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parrot_knight [userpic]

Small gem from Winchester

August 12th, 2004 (10:59 pm)

I still haven't found the energy to do a full conference report, as I had planned, but one gem I learned from one of the cinema panels (and there were a few) was that the consensus among Arthurian film scholars seems to be that the best Arthurian films are Knightriders, Monty Python and the Holy Grail and The Fisher King. Excalibur seems to be regarded as pretty incoherent.

Comments

Posted by: Pellegrina (pellegrina)
Posted at: August 12th, 2004 03:07 pm (UTC)
coffee

Incoherent it may be, but a great soundtrack, and cast of thousands before they were famous, and Nicol Williamson is still the best Merlin...

I should watch Knightriders again, as my memory of it is pretty incoherent. The Fisher King I remember as plain depressing. My vote is probably for Monty Python.

Did you know about the Tristan and Iseut film they seem to be making?

Posted by: parrot_knight (parrot_knight)
Posted at: August 12th, 2004 03:43 pm (UTC)

The criticism of Williamson's Merlin - I can't remember who made it, though - is that he is too comical and 'prone to pratfalls', drawing on a tradition in cinema that treated Merlin as a lightweight, and thereby compromising Boorman's stated intention to make an 'authentic' Arthurian film.

One speaker talked about Leo the Last, an earlier Boorman film about an exiled European monarch living in a mansion among Notting Hill slums, who learns solidarity with the poor black community and sloughs off his parasitic courtiers, arguing that it was a more authentically Arthurian film than Excalibur.

Posted by: Pellegrina (pellegrina)
Posted at: August 13th, 2004 12:50 am (UTC)

I thought that the first few times I saw Excalibur, but later appreciated him more, as being in keeping with the mad Merlin/mad Sweeney tradition. I can't remember any other Merlins at all, which must be saying something!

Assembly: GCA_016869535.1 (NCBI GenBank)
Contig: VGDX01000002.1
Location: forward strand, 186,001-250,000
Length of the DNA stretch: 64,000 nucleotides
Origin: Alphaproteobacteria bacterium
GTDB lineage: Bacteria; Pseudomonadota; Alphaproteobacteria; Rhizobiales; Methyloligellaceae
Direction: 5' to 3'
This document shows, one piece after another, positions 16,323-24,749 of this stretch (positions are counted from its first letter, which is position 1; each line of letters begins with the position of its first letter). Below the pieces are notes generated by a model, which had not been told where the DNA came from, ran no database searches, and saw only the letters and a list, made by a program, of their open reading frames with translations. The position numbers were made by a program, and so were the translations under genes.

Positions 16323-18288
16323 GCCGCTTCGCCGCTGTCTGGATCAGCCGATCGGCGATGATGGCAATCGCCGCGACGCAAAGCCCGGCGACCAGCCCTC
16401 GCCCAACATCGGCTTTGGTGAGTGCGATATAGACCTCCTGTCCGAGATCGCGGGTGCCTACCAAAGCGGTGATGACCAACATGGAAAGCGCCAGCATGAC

Posted by: parrot_knight (parrot_knight)
Posted at: August 12th, 2004 03:44 pm (UTC)

...and no, I didn't know about the Tristan and Iseut film. Tell me more!

Posted by: Pellegrina (pellegrina)
Posted at: August 13th, 2004 12:52 am (UTC)
coffee

I know practically nothing, save that there was a BBC poll about who should be the next James Bond, and I had no idea what Rufus Sewell looked like or what he'd been in, so I looked him up on the IMDB, and there he was listed as being "Lord Marke" in "Tristan & Isolde" (2004). It's given as "post-production" and last updated in Dec. 2003, though, so will it ever see the light of day?

Posted by: parrot_knight (parrot_knight)
Posted at: August 13th, 2004 02:25 am (UTC)

I've had another look round on the net, and it looks like the film will appear Christmas this year, or spring next. It's produced by Ridley and Tony Scott, directed by Kevin Reynolds, and stars James Franco (Harry Osborn in the Spider-Man films) as Tristan, with Sophia Myles as Isolde. The production has taken a similar line to Fuqua and Bruckheimer's King Arthur - not in saying that they are all Sarmatians(!) but in avoiding a high medieval setting and eschewing fantasy elements for a realistic fifth-century setting, or whatever they believe that to be.